Is bullnose tile outdated? No, but it may not be the best choice for every house. Your design could benefit from bullnose tile, but you might also find that you like another look better.
What Is Bullnose Tile?
Typically, tiles have straight, square edges. If you leave those edges exposed along the tops or sides of your tiled spaces, you may see the tiles’ glaring white insides. Plus, straight-edged tiles can be rough. They may scratch anyone who rubs up against them.
If you use bullnose tiles along the tops or sides of your tile layouts, you won’t have those problems. Bullnose tiles have one or two half-rounded edges. These create a smooth transition from the tiles to the surface behind them.
Is Bullnose Tile Outdated?
No, bullnose tile isn’t necessarily outdated. In many home designs, it could be the best choice for achieving a finished tile look.
However, it’s not the only option for tile projects these days, so you’ll want to think about whether bullnose really fits your style.
For example, bullnose could be the best way to edge the tile in your traditional home decor. In a contemporary house, though, you might want to choose a sleeker style.
Alternatives to Bullnose
Before deciding whether to use bullnose tile for your project, consider the various alternatives that are available. The more you learn about those styles, the better you can decide which is best for you.
Today, the most popular alternative to bullnose tiles may be profile edge trim. Usually made of metal, these strips create a thin, clean edge for your tile designs. Schluter is a popular brand, so these are often called Schluter strips.
Metal strips are a smart choice for modern or contemporary decor styles that focus on straight, clean lines. While bullnose isn’t outdated, per se, it doesn’t always mesh well with those styles. Schluter strips’ sleek edges could be a better fit.
Profile edge strips are available in a variety of finishes and shapes. There are even bullnose-style strips, which may be a good compromise for those who just can’t decide whether to use rounded tiles or square-edge strips.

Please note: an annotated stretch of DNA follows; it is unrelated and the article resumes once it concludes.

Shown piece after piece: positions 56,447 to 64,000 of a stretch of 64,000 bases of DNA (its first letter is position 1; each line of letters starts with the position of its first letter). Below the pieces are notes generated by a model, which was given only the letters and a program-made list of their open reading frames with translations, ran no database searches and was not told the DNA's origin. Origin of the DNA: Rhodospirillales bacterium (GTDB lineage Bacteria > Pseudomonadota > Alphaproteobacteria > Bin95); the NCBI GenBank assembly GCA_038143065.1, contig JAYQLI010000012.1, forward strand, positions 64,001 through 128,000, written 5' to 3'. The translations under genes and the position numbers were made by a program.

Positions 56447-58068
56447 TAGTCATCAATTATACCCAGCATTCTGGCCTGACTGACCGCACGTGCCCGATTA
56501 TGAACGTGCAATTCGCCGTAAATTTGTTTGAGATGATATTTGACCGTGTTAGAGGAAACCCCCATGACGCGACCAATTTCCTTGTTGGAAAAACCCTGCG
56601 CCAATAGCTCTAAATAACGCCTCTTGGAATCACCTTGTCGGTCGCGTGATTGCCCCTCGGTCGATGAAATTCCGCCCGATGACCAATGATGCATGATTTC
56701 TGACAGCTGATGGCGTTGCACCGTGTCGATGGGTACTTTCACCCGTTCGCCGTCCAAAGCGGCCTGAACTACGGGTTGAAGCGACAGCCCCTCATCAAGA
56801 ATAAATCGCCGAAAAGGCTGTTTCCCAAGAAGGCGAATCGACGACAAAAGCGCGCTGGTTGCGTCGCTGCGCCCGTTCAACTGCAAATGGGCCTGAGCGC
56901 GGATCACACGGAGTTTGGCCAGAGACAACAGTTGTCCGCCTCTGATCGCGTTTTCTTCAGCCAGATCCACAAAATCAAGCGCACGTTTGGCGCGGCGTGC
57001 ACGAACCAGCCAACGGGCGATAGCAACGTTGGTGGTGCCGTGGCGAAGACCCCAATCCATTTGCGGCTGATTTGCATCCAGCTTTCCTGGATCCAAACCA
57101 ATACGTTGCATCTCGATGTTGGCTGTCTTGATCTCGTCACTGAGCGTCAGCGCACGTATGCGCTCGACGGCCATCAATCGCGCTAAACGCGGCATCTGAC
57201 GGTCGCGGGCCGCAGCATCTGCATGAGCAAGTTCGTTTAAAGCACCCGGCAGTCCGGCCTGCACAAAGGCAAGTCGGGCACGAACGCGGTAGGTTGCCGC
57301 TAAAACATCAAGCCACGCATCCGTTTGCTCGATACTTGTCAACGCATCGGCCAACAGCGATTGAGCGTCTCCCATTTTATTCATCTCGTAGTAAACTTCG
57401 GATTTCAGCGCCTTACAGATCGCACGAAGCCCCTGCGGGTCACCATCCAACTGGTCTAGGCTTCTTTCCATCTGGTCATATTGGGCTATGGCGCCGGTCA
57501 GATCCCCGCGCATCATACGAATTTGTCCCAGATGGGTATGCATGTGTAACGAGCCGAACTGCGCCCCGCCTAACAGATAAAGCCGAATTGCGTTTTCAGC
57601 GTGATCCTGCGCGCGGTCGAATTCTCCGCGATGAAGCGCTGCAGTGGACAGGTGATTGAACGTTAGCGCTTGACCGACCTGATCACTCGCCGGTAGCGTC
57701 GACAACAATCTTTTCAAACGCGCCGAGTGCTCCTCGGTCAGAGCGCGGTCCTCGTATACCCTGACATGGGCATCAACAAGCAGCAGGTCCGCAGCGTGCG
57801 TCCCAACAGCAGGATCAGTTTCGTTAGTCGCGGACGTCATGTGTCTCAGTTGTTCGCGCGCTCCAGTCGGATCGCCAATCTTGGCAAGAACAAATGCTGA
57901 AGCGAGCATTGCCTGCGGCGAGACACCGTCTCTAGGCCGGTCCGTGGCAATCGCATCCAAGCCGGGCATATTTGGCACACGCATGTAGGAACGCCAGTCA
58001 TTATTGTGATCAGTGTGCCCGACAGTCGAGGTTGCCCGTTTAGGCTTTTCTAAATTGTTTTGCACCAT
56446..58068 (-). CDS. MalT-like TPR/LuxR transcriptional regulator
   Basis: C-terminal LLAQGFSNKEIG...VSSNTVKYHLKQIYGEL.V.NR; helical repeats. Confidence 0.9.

Other Tile Shapes
Bullnose isn’t the only shape available for tiles, so you could choose a different design. Examples include thin pencil tile or dimensional ledge tile. There are also v-cap tiles that bend around corners. While such tiles may have their place, you do run the risk of an outdated look if they’re not used just right.
Not all tiles require a special edging treatment. Depending on your design, you may not have to use anything at all.
For example, natural stone tiles are the same color all the way through, so the edges are the same shade as the tops. For that reason, an untreated tile edge may look just fine, especially if it’s polished. The same may be true of through-body porcelain tiles.
If you decide to leave the plain edges, you may want to sand them. It can enhance the look and also make them smoother and safer.
Another option in some spaces is to extend the tile all the way to the ceiling or the floor so that there’s less need for finished edges. For example, a full-height backsplash would cover the wall from the counter to the bottom of the upper cabinets or even the ceiling.
So is bullnose tile a thing of the past? No, but you should still think carefully about whether it’s the best option for the style of your home. Instead of bullnose tiles, you could choose metal profile strips, quarter-round tile trim or another approach to bring your design together.